not going to let it go unnoticed and we were going to
  take very firm and decisive action.

Safir Dep. at 56-57.

Upon careful consideration, it is my conclusion that the need for effective law enforcement can be a compelling state interest. In order to carry out its mission effectively, a police force must appear to be unbiased, must be respected by the community it serves and must be able to communicate with the public. Thus, a police department's "operational needs" can be a compelling state interest which might justify race-based decision making. However, defendants bear the burden of proving at trial that this compelling state interest actually existed in light of the circumstances in the 70th Precinct during and after August 1997.*fn9 Thus, in order to prevail on this defense, defendants must demonstrate, at trial, that community hostility towards the NYPD following the Louima incident compromised the goal of effective law enforcement and that race-based transfers would restore that goal.

2. Whether Action Was "Narrowly Tailored" Remains Disputed
  Question of Fact Precluding Summary Judgment

Once a compelling state interest has been established, defendants must satisfy the second prong of the strict scrutiny test by showing that the transfers were "narrowly tailored" to meet that interest. Plaintiffs now move for summary judgment on their equal protection claim, seeking a ruling that defendants' action was not narrowly tailored. Under the criteria set forth by the Supreme Court in United States v. Paradise, 480 U.S. 149, 171, 107 S.Ct. 1053, 94 L.Ed.2d 203 (1986), to determine whether a plan is narrowly tailored, a court must look to the "necessity for the relief and the efficacy of alternative remedies; the flexibility and duration of the relief, including the availability of waiver provisions; the relationship of the numerical goals to the relevant labor market; and the impact of the relief on the rights of third parties." Here, defendants must demonstrate that their decision to transfer officers because of their race was necessary to achieve a compelling state interest and that there was no less burdensome alternative.*fn10 For example, in Barhold, the Court of Appeals agreed with the district court's conclusion that a New York State Parole Division affirmative action plan was narrowly tailored to achieve its goals of increasing female and minority representation. There, the Parole Division designed the plan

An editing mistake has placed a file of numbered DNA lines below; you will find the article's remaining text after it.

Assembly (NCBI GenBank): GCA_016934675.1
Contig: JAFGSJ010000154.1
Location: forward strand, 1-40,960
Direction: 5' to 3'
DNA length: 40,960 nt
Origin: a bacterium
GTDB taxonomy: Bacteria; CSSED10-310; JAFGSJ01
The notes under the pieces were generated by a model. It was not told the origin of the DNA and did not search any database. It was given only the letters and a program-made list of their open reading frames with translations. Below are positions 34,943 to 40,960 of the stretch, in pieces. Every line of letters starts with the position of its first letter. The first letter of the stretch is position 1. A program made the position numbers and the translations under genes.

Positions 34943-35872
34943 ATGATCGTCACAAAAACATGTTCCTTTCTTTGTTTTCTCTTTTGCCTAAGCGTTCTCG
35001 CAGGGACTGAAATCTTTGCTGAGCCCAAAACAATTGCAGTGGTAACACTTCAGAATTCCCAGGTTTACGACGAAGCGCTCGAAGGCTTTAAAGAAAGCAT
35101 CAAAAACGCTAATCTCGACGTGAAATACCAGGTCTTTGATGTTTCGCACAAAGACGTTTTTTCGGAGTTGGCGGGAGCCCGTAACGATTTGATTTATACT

as a temporary measure; in fact, the Division
  modified it after only four months because of its
  effectiveness. The plan as modified is flexible, with
  affirmative action being only one of several factors
  that may be taken into consideration. . . . The plan
  does not set quotas. . . . Finally, the impact on
  third parties has not been excessive and the
  interests of White males have not been unnecessarily

Barhold, 863 F.2d at 238.

a. Flexibility and Duration

Limiting the duration of a race-conscious remedy is a keystone of a narrowly tailored plan. See, e.g., United Steelworkers v. Weber, 443 U.S. 193, 215, 99 S.Ct. 2721, 61 L.Ed.2d 480 (1979) (program "operates as a temporary tool for remedying past discrimination"; "the duration of the program is finite") (Blackmun, J., concurring in judgment), reh'g denied, 444 U.S. 889, 100 S.Ct. 193, 62 L.Ed.2d 125 (1979); Wygant v. Jackson Bd. of Educ., 476 U.S. 267, 273, 106 S.Ct. 1842, 90 L.Ed.2d 260 (1986) (citing Fullilove, 448 U.S. at 480, 100 S.Ct. 2758); Detroit Police Officers' Assoc. v. Young, 989 F.2d 225, 228 (6th Cir. 1993); 3 Lex K. Larson, Employment Discrimination § 63.06[3] (2d ed. 1999) (hereinafter "Larson"). In the instant case, unless officers may request and obtain transfers out of the Precinct, the defendants' transfer decision is perpetual and inflexible, rather than of limited duration.